Proofreading and reading it out loud is a good way to get a good taste of the story, how it turned out, and whether it needs any adjustments or improvements. Getting feedback from credible sources or acquiring expert opinions can also improve your content significantly.

The McWilliams and the Burglar Alarm by Mark Twain & How the Widow Won the Deacon by William James Lampton are examples of two great short stories.

Tips on writing a horror short story

Horror stories tap into the emotion of fear and include a blend of thrill, terror, danger, and risk. Their purpose is to deliver a terrifying experience to the reader. The following points should be noted when writing a horror story.

1. Understanding the fundamentals

Reading horror content can develop a good insight into how horror stories work. The basics or the fundamentals should be understood as to how the introduction is transitioned into rising action and climax.

2. Engaging characters and plot

Characters and plot should be designed to arouse curiosity, tap into the emotions of fear and make the readers feel part of the environment and setting.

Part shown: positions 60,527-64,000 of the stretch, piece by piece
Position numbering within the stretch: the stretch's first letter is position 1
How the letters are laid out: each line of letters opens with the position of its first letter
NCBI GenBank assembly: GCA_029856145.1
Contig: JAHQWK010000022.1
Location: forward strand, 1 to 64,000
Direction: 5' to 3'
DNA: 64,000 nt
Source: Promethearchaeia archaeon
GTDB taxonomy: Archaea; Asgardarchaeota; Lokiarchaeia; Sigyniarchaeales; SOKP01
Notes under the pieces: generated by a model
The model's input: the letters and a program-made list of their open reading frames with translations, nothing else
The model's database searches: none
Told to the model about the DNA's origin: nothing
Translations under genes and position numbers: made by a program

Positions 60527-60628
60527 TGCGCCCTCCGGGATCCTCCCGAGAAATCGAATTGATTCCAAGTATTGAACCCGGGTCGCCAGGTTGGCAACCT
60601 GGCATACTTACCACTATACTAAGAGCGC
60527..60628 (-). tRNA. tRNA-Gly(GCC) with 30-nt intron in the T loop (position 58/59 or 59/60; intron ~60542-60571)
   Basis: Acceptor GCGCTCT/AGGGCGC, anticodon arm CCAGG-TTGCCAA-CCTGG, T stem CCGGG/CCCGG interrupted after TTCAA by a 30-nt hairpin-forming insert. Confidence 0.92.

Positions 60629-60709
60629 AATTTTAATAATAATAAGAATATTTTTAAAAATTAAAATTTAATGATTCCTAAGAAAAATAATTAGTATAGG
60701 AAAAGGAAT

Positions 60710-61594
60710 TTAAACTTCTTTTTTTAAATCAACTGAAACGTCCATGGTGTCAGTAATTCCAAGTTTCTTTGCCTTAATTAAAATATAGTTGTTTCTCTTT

3. Descriptive imagery

Detailing the physical environment is an essential aspect of story writing. For instance, describing the story’s location as an empty building or a spooky motel on a highway will make the readers feel anxious and curious. As a result, they will be more invested in the story. All of this helps in a proper story build-up leading to the climax.

4. Be original or be imaginative

Writers may keep it real and create accurate stories inspired by real events pertinent to their own lives. Some believe that readers find the story more terrifying if it connects to them somehow. If readers can relate to a horror story in some way, it can turn out to be a spine-chilling experience for them. Writers may also choose the alternate path of relying on imagination to deliver a chilling and horrifying experience to the readers.

Horror story example

The Tower by Marghanita Laski is a quintessential horror story where the main character, Caroline, a newlywed girl, explores the Italian countryside, where she sees an old tower and tries to enter it. Later, ascending the tower through its spiral staircase, she witnesses some horrific supernatural things. This horror story displays themes of terror, danger, fright, and panic. Laski does a tremendous job of making readers feel the horrors that Caroline had to undergo.

Stories of various genres share some commonalities but also differ in some aspects. The key for every writer is to figure out what kind of story can evoke interest and emotions within the readers. These emotions and sentiments are what differentiate a masterpiece from any ordinary creation. In other words, connecting with the audience through your story is what matters in the end.